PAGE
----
Sure, life is hard when you have to worry about malaria. But here's how Ma got it right.
2) Ma gets her workouts in.
- Ma cooks organic. Maybe the family eats gamey meat, or fish for three months straight, but it's all fresh. Laura and Mary get candy once a year, on Christmas. I think about all the food my kids eat with added sugar, even though I'm fairly vigilant, and it astounds me.
You know your jiggly triceps? Ma doesn't. It's called churning butter, washing clothes by hand, and every other task that she does. I find it ironic that we've invented all of these modern day conveniences, but now we have to squeeze in a workout, because we're not getting the exercise we once used to.
3) Ma's kids have no toys.
Laura's doll for the first six years of her life is a corn cob. A. Corn. Cob...
Your mom tells you that you're going to DisneyWorld: YAY!
Your mom tells you that you're going to walk to get ready for it: BOO!
Or so I thought. This kid loves walking with his mom. *tear*
Sure: I bribe him with sweets and LEGOS. Don't you
use bribery to accomplish your
To be honest, I just didn't think it would work. I thought that once he'd earned the first LEGO set, he'd lose interest. But as we're finishing our two mile walk yesterday (per his request), he gets all excited:
"Mommy! If we walk two miles tomorrow, we'll be at 20 miles! I can get my new LEGO set! Can we please walk two miles tomorrow?"
Who is this kid? I severely underestimated the power of ice cream and LEGOS.
Here's how I'm training my five year old for Disney, and here are three benefits that I didn't expect:
"Can you please go get your brother some socks?" I huffed at my 4.5 year old. It is one of those mornings where everything is taking longer than you think it will, or should.
"Why do I have to do EVERYTHING?!" he responded, stomping up the stairs.
"You, do everything?"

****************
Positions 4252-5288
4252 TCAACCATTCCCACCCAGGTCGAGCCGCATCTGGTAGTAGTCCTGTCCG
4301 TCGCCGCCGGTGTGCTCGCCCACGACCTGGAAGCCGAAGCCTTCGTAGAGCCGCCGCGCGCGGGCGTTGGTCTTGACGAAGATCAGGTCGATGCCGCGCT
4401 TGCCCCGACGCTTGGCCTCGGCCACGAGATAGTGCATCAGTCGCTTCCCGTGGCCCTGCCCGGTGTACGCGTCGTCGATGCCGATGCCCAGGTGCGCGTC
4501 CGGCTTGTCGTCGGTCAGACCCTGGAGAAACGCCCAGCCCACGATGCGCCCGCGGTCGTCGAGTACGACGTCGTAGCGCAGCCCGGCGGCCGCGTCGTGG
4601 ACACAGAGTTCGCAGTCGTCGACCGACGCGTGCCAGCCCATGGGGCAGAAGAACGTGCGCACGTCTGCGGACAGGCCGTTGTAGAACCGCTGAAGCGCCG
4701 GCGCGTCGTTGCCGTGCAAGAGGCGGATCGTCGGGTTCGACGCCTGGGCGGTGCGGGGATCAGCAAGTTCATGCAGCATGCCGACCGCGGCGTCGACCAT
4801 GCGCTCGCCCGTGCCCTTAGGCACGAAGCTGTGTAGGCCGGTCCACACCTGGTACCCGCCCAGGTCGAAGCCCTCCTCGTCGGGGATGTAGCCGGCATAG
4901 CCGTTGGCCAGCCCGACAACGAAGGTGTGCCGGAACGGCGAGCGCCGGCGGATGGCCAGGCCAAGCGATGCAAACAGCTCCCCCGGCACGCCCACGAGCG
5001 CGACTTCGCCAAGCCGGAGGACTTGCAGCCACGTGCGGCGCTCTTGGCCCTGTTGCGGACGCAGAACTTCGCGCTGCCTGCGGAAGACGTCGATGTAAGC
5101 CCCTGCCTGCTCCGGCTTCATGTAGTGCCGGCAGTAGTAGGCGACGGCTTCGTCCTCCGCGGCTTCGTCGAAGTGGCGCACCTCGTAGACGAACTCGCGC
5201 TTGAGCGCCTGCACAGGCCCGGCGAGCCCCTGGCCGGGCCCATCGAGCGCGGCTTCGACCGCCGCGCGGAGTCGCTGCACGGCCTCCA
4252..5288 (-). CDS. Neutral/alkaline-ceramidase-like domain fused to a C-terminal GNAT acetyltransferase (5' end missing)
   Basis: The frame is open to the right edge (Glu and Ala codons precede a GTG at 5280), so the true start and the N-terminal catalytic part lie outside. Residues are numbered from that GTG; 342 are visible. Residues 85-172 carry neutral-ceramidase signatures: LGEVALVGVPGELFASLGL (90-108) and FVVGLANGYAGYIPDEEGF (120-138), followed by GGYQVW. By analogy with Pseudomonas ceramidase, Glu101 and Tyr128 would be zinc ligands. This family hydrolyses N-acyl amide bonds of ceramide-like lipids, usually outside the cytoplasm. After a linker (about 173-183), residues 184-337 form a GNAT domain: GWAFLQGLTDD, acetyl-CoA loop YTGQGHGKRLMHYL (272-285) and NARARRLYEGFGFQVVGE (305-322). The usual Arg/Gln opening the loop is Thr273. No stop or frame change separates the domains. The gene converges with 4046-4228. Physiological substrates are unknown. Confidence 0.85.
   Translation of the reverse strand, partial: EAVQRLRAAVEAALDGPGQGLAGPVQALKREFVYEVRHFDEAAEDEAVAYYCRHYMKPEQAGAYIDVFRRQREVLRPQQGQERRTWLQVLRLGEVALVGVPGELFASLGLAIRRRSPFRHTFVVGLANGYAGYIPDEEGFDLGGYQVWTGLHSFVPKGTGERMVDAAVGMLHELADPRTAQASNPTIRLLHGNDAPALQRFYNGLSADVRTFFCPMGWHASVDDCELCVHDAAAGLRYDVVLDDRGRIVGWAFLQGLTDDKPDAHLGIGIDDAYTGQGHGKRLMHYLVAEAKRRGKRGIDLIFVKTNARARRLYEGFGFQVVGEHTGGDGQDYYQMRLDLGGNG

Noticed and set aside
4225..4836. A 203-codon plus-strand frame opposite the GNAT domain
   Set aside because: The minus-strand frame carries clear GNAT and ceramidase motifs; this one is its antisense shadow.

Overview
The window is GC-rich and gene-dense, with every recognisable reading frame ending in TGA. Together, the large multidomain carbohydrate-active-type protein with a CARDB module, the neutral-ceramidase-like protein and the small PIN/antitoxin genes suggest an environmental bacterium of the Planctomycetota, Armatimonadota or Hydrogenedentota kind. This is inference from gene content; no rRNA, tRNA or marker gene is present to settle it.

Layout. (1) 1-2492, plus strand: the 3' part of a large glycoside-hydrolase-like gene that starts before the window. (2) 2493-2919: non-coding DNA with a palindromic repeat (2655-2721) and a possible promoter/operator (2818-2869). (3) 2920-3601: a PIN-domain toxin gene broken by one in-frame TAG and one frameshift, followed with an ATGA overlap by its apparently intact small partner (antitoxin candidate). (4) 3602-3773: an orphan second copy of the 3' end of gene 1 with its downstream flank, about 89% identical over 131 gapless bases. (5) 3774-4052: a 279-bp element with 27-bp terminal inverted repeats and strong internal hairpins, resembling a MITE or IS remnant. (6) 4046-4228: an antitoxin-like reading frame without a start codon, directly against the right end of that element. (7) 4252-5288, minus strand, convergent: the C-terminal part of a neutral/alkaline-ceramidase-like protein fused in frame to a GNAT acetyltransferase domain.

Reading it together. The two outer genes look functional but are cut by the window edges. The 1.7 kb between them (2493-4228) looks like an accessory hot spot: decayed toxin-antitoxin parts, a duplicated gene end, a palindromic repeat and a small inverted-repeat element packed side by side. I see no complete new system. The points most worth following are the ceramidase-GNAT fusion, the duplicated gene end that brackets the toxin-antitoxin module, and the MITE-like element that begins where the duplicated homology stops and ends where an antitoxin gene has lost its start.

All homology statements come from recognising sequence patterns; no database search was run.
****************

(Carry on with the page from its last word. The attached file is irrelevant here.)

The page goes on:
I think to myself. I feel my body tense up as I think of all the things I've done and still have to do to get our family ready for a trip.
"I can't find them, Mommy," he whines.
"He's not looking hard enough. He knows where the damn socks are,"
I say to myself as I clench my jaw in frustration.
"Well, I don't know what to tell you," I say. "They're up there. In the top left drawer." ("Does he know which is his left?"
I'm annoyed, so I tell myself that I don't care if he knows or not.)
"Mommy, I can't! They're not here." His request is changing now from a whine to a genuine plea.
My ears burn hot. "Why can't he just find them so we can GO? Try a different drawer!"
I say in my head.
"Okay, if you can't help Mommy, then I guess you can't have a play date."
Boom. Anger in full force. I've chosen to give in. To threaten, to be a bully. To be everything that we, as mothers, try to protect our children against.
Sure, everyone gets excited about vacation. But you do not know sheer delight until you're #vacationmom.
is NOT a mom on a vacation WITH her kids. That, by definition, is not a vacation. Well said, The Onion
Vacation = "freedom or release from duty."
A four day bachelorette party in Las Vegas? THAT is a vacation.
In a super scientific poll
via text messaging friends,
I present 10 random reasons to vacation that only moms will understand:
I hate zoos. You can read about it here
. So, why the top 10 list?
My four year old and I are studying Arctic and Antarctic animals. Where else can you go to see polar bears and penguins in the same place?